How did the computer score the settings? Was there an algorithm that the computer used to process the data?

“You can not jump to 'goddidit' every time something hasn't been explained yet.”

There is no jump here. There is something in the world that requires an explanation. That explanation is that there is a being with intelligence and intention behind the process of evolution.

“You seem to keep wanting to posit a god without any evidence and I just won't play that game because it's silly.”

I’ve offered plenty of evidence. You just choose to ignore it.

“…a gain in advantage by performing a function…”

The very word function implies a purpose or intent.

“…approaches an optimum…”

An optimum for what? Is the optimum the goal? Again, you are implying a purpose in the very words you are using to describe the situation.

“…better survival characteristics…”

That’s the whole point. The purpose of the system as you describe it is to make life better able to survive.

“…applying a few simple rules…”

Rules require a rule-maker. Thompson was the rule maker in this scenario.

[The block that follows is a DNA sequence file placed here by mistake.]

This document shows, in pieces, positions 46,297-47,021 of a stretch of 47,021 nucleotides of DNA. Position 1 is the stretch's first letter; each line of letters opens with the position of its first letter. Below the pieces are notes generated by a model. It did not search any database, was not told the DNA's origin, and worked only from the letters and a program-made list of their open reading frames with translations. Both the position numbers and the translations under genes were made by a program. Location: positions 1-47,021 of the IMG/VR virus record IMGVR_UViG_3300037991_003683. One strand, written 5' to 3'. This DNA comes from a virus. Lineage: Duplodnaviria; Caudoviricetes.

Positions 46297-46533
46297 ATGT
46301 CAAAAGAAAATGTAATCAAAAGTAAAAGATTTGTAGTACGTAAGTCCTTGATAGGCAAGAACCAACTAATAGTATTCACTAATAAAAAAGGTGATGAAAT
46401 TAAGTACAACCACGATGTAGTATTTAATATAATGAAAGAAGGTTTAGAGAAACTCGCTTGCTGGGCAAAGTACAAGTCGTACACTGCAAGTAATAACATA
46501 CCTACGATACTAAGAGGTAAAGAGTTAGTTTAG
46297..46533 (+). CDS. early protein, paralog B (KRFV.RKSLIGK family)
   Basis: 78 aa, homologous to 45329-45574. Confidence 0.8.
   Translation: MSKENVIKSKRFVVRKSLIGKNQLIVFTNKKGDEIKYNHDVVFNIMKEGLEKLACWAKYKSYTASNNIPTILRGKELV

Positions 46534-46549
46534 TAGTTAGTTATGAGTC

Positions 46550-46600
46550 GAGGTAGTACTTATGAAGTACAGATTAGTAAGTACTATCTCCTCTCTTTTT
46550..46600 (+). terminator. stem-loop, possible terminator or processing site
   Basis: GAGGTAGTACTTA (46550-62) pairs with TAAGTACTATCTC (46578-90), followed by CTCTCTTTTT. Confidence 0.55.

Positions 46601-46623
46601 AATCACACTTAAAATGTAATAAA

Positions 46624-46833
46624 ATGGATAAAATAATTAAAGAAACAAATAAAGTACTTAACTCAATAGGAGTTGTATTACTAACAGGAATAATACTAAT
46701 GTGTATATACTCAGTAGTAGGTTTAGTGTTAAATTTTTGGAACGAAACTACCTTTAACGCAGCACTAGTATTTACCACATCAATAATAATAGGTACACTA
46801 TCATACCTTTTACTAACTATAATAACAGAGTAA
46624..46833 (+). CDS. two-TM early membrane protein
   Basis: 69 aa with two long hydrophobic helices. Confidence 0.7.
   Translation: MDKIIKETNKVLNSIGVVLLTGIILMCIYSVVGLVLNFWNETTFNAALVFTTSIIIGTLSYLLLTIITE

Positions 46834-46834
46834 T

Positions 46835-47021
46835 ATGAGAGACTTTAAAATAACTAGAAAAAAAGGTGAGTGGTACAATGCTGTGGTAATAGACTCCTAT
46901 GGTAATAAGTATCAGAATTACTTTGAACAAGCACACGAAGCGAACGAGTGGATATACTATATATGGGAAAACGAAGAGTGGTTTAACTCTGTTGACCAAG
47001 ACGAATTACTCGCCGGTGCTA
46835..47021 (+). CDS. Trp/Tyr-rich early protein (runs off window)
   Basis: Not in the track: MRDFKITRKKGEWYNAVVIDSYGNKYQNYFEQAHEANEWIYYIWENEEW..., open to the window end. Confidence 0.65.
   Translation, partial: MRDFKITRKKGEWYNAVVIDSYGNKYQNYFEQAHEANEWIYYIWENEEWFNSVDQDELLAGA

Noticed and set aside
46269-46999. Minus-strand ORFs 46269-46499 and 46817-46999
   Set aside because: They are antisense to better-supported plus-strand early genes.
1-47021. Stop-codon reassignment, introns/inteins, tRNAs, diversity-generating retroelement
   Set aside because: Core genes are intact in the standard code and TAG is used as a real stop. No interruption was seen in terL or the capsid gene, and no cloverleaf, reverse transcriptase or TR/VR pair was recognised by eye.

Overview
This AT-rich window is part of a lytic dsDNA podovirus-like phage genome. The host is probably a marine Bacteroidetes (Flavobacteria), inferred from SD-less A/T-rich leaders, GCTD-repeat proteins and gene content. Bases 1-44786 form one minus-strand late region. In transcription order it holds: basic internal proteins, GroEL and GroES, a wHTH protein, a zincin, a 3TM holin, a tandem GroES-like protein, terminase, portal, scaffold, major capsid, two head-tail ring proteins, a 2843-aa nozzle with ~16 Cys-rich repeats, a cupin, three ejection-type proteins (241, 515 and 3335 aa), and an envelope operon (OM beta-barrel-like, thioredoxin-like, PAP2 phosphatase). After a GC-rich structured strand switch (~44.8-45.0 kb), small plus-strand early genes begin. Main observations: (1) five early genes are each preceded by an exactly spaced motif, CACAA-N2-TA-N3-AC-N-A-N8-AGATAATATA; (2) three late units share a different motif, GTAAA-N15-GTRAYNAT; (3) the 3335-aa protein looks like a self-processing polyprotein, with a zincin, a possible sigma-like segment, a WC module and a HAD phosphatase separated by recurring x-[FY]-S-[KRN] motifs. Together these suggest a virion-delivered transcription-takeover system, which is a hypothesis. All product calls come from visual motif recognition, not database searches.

“…Since there was no direction by the experimentor..”
If he applied rules, how can you say that he did not give direction? If he used a computer program for the simulation, how can you say there was no intelligent coding of the program the computer ran?

“Does ID explain why 99% of all species ever to have inhabited the Earth are extinct? Evo does.”

Evolutionary theory does not even explain itself without postulating a system which requires an intelligence to direct it and a creator to get the whole thing going.

Christianity does have an explanation for the extinction of species and the ‘defects” in nature: sin. Man’s fall influenced the creation (read Romans). It is perfectly reasonable to think Satan’s fall before that influenced the creation negatively as well.

I have better explanations for the world we find ourselves in that you do. There is no “gap” in my knowledge in which assumptions have to be made.

Shamelessly Atheist said...
This comment has been removed by the author.
Shamelessly Atheist said...

*Sigh* You are clearly incapable of distinguishing between function and purpose. Function does not require design at all, purpose does. I won't try to explain it since you are the one that is presupposing design where there is none, presupposing a god without providing evidence, etc.